It's time to get in shape for optimal outdoor funMay 14, 2020
By LARRY LAGRANGE
I had a productive fishing trip in mid-April. Up to that time, I had zeroed on earlier outings. It had been cold and windy, and the fish were still in hibernation mode. On that warm April day, bass and crappie were hitting lures quite nicely. I brought home a few specimens for cleaning and frying. A small bluegill-hued crankbait did the trick.
My friend and I fished hard that day. We both made a lot of casts, and raising and lowering the anchor in his small boat, as well as lifting the Bass Buddy on and off his truck, was a workout. The next day, surprisingly for a 73-year-old, I felt OK. I was pleased that I didn’t ache in the shoulders or back from our day of fun. I had realized the benefit from some exercise work I had been putting in.
Getting into a routine
One upside of the virus shelter in place mandate was that I got into a good routine of morning workouts. My wife and I enjoy our daily walks together, but for me walking is some body movement, but I require something more strenuous to really feel good and generate more physical and mental energy.
Before the pandemic hit, I had been more or less faithfully going to the Jasper Habig Senior Center weight room to do the treadmill and use the machines, and this was helping. But then that was no more. I recalled years ago doing some exercise at home with TV workout guy Gilad. I found him on Youtube with my IPad and tried some of his routines, but I’m past that much motion. I knew I needed a leader because I don’t do exercises to their maximum benefit left on my own. Just mindlessly walking/jogging on the treadmill is good, but it doesn’t hit all the body parts that need work.
I searched around Youtube some more and came across Coach Kozak and his Hasfit programs. This young man and his associate Claudia have a large variety of routines to fit about any need, from 15-minute starter exercises to 30-minute bust your bun types. Coach K does the harder and Claudia the easier version of each exercise. The wide variety of movements he suggests work well with my body. He encourages with semi-corny but upbeat statements like “Every winner was once a beginner” and “You may not be doing this move easily but remember, you’re lapping everyone who’s sitting on the couch.”
You’ll notice an improvement in a few days
After tuning in to Coach K about four times a week, I can feel that I’m more flexible and stronger in my shoulders, back, stomach, and legs. My balance and mobility are better. This is so important for older folks in general and particularly for outdoorsmen of all types, especially golfers and fishermen because of the repetitive motions involved.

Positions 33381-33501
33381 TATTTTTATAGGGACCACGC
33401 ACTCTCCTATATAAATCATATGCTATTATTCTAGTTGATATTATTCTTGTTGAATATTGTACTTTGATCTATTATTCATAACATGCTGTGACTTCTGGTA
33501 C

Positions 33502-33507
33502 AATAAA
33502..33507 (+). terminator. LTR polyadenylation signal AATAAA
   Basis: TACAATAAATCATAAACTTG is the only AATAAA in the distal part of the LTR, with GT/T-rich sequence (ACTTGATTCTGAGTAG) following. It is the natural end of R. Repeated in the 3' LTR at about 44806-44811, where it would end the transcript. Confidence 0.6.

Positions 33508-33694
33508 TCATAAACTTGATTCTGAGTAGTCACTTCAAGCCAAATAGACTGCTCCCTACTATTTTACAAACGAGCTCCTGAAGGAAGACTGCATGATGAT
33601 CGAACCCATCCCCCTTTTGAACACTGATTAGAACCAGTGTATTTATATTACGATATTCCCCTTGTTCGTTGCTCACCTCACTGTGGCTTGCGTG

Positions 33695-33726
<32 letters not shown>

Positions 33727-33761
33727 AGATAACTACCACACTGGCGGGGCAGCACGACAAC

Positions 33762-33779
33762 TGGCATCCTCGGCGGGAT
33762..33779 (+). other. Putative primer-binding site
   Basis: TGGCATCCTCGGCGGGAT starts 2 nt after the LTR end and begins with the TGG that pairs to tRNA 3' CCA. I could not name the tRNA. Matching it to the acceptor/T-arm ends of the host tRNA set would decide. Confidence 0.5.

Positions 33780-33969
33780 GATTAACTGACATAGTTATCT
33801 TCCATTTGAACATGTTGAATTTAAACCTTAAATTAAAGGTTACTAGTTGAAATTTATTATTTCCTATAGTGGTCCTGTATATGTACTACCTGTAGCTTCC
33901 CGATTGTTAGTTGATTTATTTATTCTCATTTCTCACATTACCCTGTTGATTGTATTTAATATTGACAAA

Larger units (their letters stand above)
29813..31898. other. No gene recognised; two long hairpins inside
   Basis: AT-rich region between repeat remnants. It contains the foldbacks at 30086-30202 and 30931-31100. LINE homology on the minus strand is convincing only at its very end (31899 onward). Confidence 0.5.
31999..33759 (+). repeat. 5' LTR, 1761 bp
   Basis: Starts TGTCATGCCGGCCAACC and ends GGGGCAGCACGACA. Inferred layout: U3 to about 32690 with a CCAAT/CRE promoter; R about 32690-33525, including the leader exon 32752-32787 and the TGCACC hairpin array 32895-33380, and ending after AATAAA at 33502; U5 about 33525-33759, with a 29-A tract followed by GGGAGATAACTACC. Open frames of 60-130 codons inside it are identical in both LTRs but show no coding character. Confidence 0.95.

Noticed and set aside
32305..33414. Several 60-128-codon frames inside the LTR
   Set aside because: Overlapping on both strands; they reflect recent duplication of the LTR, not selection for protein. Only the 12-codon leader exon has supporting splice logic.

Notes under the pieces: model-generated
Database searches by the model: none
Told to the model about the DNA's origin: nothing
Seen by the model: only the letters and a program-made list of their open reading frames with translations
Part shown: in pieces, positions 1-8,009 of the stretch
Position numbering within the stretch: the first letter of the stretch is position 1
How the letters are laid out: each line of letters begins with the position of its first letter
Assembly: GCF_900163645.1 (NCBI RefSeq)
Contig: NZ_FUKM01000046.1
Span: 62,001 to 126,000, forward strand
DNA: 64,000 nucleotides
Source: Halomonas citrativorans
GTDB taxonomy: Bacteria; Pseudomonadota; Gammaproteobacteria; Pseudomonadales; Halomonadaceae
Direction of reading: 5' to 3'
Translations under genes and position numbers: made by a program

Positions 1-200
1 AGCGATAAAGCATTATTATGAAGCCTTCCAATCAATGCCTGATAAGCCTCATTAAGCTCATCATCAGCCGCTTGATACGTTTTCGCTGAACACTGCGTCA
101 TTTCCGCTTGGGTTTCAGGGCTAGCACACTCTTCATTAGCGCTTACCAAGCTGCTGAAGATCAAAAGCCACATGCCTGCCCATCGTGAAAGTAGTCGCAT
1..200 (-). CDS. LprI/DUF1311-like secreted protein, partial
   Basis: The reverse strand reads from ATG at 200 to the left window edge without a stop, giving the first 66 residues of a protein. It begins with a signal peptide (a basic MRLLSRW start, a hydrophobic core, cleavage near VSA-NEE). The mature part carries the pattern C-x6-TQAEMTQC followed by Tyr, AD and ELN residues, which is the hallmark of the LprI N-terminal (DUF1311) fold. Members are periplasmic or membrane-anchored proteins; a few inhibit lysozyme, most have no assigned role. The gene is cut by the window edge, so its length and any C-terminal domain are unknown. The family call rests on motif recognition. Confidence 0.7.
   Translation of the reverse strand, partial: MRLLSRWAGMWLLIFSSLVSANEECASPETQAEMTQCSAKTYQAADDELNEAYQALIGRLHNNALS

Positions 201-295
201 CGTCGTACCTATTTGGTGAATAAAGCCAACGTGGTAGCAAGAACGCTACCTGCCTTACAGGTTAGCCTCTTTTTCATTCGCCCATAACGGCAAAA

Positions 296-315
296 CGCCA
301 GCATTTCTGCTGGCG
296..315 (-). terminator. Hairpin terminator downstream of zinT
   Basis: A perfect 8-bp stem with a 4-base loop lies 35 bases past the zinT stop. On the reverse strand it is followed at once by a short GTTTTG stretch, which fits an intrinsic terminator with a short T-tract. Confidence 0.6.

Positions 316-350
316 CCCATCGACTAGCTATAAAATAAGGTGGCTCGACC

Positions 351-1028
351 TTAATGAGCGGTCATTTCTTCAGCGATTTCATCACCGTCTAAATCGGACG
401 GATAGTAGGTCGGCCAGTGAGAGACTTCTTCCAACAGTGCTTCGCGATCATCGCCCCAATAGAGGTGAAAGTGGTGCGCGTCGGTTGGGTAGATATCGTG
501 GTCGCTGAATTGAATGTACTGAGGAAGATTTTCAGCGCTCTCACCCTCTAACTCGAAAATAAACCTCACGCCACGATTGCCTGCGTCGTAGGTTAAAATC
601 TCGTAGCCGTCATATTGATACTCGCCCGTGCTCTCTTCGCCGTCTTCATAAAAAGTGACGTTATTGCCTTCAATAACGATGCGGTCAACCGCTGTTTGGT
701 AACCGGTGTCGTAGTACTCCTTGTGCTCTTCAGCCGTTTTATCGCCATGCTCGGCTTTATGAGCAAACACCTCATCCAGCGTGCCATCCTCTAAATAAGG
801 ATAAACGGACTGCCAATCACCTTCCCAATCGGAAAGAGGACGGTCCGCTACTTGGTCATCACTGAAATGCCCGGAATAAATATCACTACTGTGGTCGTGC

When I play golf, I usually feel it the next day. One promise I made to myself is that when courses do open, I’m going to spend time getting my back, shoulders, and core ready for the stressful motion of hitting a golf ball powerfully and smoothly while retaining good balance. Very few golfers really do an adequate job of warming up. Before they tee off on No. 1, they might do a 15-second stretching and rotating, but that doesn’t cut it. Those of us past 50 might have been ok with that when we were younger, but older folks need to carefully warm their bodies before the violent twists of a golf shot. Do a good warm-up before teeing off and you will see the result in your scores. Especially work on your core rotations.
Keep at it; don’t give up
Casting a lure or hitting a golf ball for hours on end is tough on shoulders, back, hands, and wrists. Try Coach K and Claudia, or one of several other similar programs in print or online, for some neat ways to get those muscles warmed and strengthened for optimum use. Their encouragement and peppy talk will be helpful in getting to the end of a tough routine. You’ll find that when you get into a habit of exercise, the benefits you derive will make you keep coming back. Of course, the coming back is key. So many folks get tired or bored with workouts and give them up after a short time. You may get sore, or you feel you just don’t have the time, or you’re too stressed, etc. One big positive is that even if you do fall ill with a cold, the flu, the corona virus, or whatever, you’ll find that being in good physical condition will make the illness more tolerable. Good lung power is a factor in warding off respiratory problems.
All of this is assuming that you put a premium on feeling good and being active. If you do, your life will be much more pleasant. Your patience with yourself and others will improve. Your optimism will get a boost. You’ll get more done. Your appetite and digestion will perk up and you’ll sleep better. Of course, eating right is super important as well. Remember: Fruits and vegetables are your friends. I love my ice cream, cake, and cookies, so it’s a struggle for me too. Just remember that your body is a Porsche. Treat it like you want it to keep running smoothly for a lot more years, and it will respond.
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